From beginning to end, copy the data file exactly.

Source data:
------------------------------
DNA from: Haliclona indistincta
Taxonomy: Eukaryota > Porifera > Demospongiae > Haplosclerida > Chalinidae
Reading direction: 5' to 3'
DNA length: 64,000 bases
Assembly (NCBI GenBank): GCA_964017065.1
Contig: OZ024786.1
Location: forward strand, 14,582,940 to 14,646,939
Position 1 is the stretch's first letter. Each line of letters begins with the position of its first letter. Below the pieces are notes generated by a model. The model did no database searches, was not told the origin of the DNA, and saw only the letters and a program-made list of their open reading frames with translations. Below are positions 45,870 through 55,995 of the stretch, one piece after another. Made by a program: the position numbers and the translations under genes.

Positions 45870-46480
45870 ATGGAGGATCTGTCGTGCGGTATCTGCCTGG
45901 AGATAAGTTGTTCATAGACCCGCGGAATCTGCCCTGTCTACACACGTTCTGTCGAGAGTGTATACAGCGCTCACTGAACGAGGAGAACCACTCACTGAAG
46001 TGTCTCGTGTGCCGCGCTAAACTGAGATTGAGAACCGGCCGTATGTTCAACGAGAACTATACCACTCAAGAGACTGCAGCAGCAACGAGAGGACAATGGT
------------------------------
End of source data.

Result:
DNA from: Haliclona indistincta
Taxonomy: Eukaryota > Porifera > Demospongiae > Haplosclerida > Chalinidae
Reading direction: 5' to 3'
DNA length: 64,000 bases
Assembly (NCBI GenBank): GCA_964017065.1
Contig: OZ024786.1
Location: forward strand, 14,582,940 to 14,646,939
Position 1 is the stretch's first letter. Each line of letters begins with the position of its first letter. Below the pieces are notes generated by a model. The model did no database searches, was not told the origin of the DNA, and saw only the letters and a program-made list of their open reading frames with translations. Below are positions 45,870 through 55,995 of the stretch, one piece after another. Made by a program: the position numbers and the translations under genes.

Positions 45870-46480
45870 ATGGAGGATCTGTCGTGCGGTATCTGCCTGG
45901 AGATAAGTTGTTCATAGACCCGCGGAATCTGCCCTGTCTACACACGTTCTGTCGAGAGTGTATACAGCGCTCACTGAACGAGGAGAACCACTCACTGAAG
46001 TGTCTCGTGTGCCGCGCTAAACTGAGATTGAGAACCGGCCGTATGTTCAACGAGAACTATACCACTCAAGAGACTGCAGCAGCAACGAGAGGACAATGGT